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UKHIYA, BANGLADESH - Each morning, in a small Bangladeshi kitchen on the edge of the world’s largest refugee camp, a group of cooks stir rice, lentils, spices, and vitamin powder in steaming cauldrons to serve to thousands of hungry Rohingya refugees.

More than 700,000 ethnic Rohingya Muslims arrived in Bangladesh last year from neighboring Myanmar, escaping what the United Nations has called ethnic cleansing by Myanmar’s army, an allegation Myanmar denies.

Upon arrival in Bangladesh, many of the refugees were destitute, starving after fleeing army attacks on their villages.

A Rohingya refugee family eats a free lunch given
A Rohingya refugee family eats a free lunch given out by Action Against Hunger in Ukhiya, Bangladesh, April 19, 2018. Many families depend on the hot meals handed out by the aid group.

But nearly nine months later, hunger persists for the Rohingya in Bangladesh, even though aid groups hold regular food distributions.

As a result, many families depend on the hot meals handed out at this kitchen by the Action Against Hunger aid group in the town of Ukhiya. The group also provides biscuits to children to take home after their meal to further supplement their diets.

One regular visitor to the kitchen is Abdu Sobee, who says he comes almost every day with his brother’s children.

“I need money to buy fish, vegetables, and chili to cook,” he explains, while his two nieces scoop handfuls of yellow rice into their mouths. “I don’t have this. Where will I get it? So I brought my children here because they give food for free.”

Rohingya refugee children enjoy a free lunch from
Rohingya refugee children enjoy a free lunch from Action Against Hunger in Ukhiya, Bangladesh, April 19, 2018.

Despite the free lunches, not everyone is able to stay healthy.

In the camps, one-fifth of Rohingya children younger than 5 are malnourished, with 12 percent suffering from severe stunting as a result of their hunger, according to Action Against Hunger.

Next to the busy kitchen, the aid group operates a clinic to treat stricken children.

Currently, there are 120 children enrolled at the clinic with severe acute malnutrition, the affliction’s worst form, said Dr. Jashim Uddin Akon, who runs the Ukhiya clinic. A total of 5,000 Rohingya children are receiving treatment for severe malnutrition at 15 clinics across the camps.

During VOA’s visit, a refugee named Roshida brought her 6-month-old daughter to the doctors. The skin on the child’s arms was loose; her head lolling on a thin neck.

“She was breastfeeding for two months, and now I cannot produce enough milk, so she became malnourished,” Roshida told VOA.

A clinician measured the baby’s upper arm and determined she was a severe case. They immediately started treatment, spoon-feeding the child a high energy peanut paste mixed with water.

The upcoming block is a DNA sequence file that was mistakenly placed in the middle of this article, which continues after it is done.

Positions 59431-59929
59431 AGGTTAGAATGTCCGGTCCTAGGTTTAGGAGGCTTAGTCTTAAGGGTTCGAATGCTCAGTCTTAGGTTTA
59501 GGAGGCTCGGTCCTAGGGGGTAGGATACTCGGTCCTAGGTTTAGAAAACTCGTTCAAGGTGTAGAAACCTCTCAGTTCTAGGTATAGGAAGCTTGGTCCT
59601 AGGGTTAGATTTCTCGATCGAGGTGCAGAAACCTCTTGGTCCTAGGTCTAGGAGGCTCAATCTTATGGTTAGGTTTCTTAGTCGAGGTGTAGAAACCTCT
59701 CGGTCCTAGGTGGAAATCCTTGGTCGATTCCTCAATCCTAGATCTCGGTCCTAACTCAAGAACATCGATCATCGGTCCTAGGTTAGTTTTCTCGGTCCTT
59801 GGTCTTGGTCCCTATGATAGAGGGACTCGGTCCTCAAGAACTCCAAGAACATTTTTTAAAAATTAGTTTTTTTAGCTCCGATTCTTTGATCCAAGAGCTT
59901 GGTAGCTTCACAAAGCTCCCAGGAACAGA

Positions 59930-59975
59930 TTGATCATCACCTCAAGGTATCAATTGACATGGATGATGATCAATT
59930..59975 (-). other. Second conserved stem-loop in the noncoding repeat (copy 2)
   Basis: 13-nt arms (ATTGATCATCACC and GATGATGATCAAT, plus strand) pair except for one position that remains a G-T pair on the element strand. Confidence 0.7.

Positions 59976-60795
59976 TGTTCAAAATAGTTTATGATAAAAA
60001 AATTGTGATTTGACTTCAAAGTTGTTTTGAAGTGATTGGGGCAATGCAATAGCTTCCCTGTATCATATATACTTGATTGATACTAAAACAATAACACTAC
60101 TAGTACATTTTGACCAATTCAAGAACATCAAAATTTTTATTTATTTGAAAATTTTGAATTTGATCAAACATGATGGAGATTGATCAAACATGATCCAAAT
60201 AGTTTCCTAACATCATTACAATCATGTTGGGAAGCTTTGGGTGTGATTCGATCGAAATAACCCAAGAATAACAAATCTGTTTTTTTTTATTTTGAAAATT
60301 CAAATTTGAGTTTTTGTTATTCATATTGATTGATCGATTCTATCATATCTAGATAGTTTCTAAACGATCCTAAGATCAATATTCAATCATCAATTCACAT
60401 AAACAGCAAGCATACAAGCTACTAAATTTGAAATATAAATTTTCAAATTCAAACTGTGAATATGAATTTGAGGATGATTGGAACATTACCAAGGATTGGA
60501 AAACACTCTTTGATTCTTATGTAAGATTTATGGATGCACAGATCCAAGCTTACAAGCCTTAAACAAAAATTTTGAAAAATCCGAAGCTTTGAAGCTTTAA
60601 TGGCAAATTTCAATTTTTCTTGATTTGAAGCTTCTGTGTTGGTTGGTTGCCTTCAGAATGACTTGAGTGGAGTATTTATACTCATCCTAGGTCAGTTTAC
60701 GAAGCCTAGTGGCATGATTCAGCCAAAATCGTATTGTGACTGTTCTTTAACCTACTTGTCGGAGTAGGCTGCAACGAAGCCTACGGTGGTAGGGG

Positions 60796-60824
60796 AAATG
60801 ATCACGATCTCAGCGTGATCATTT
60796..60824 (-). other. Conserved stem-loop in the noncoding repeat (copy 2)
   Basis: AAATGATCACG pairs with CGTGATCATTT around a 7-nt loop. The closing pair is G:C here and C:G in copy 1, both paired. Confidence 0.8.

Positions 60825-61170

The baby may recover after a few weeks of this daily treatment, but the deeper problem is that Roshida herself is not fully healthy.

“I cannot produce milk because I cannot eat well,” Roshida said. “I only depend on handouts of rice. If I only eat the handouts, how will I produce milk?”

A Rohingya refugee mother holds her recovering bab
A Rohingya refugee mother holds her recovering baby who has received treatment for malnutrition at an Action Against Hunger clinic in Ukhiya, Bangladesh, April 18, 2018. One-fifth of the children in the camps are malnourished, with 12 percent suffering from severe stunting as a result of hunger.

Roshida says the major issue is that she has no money to buy extra food to supplement the basic diet provided by aid groups. Her husband has a job in the refugee camp, but isn’t paid for his work. Bangladesh’s government prohibits Rohingya refugees from paid employment.

“My husband is an Islamic teacher. He’s taught for free for three months,” she said. “That’s no money.”

Recently, the World Food Program launched an initiative to close this gap. WFP’s basic food distributions include only rice, lentils and oil — hardly a balanced diet.

To fix this, WFP now gives vouchers to refugee families, which they can redeem in local markets for up to 19 different food items, including fresh vegetables, chilies, eggs, and fish, in addition to the staple rice and lentils.

Still, many refugees haven’t received the vouchers yet. With no work, another option would be to return to Myanmar, where Rohingya once had enough food. But Roshida says this is impossible.

“I’m not going back, because if we return, they will give us trouble again. We need to get our rights first. We are here in Bangladesh for justice. If we don’t get it, why will we go back?”

The past violence in Myanmar affects the nutrition of babies in another way: Mothers who suffer mental trauma from last year’s attacks struggle to properly care for their children, Akon said.

“They are not psychologically well. They have trauma. They lost their house. They lost their country. They lost their relatives,” he said. “When a mother is psychologically affected, the mothers don’t give proper caring to the babies.”

For Rohingya mothers, keeping their children well fed requires more than food handouts.

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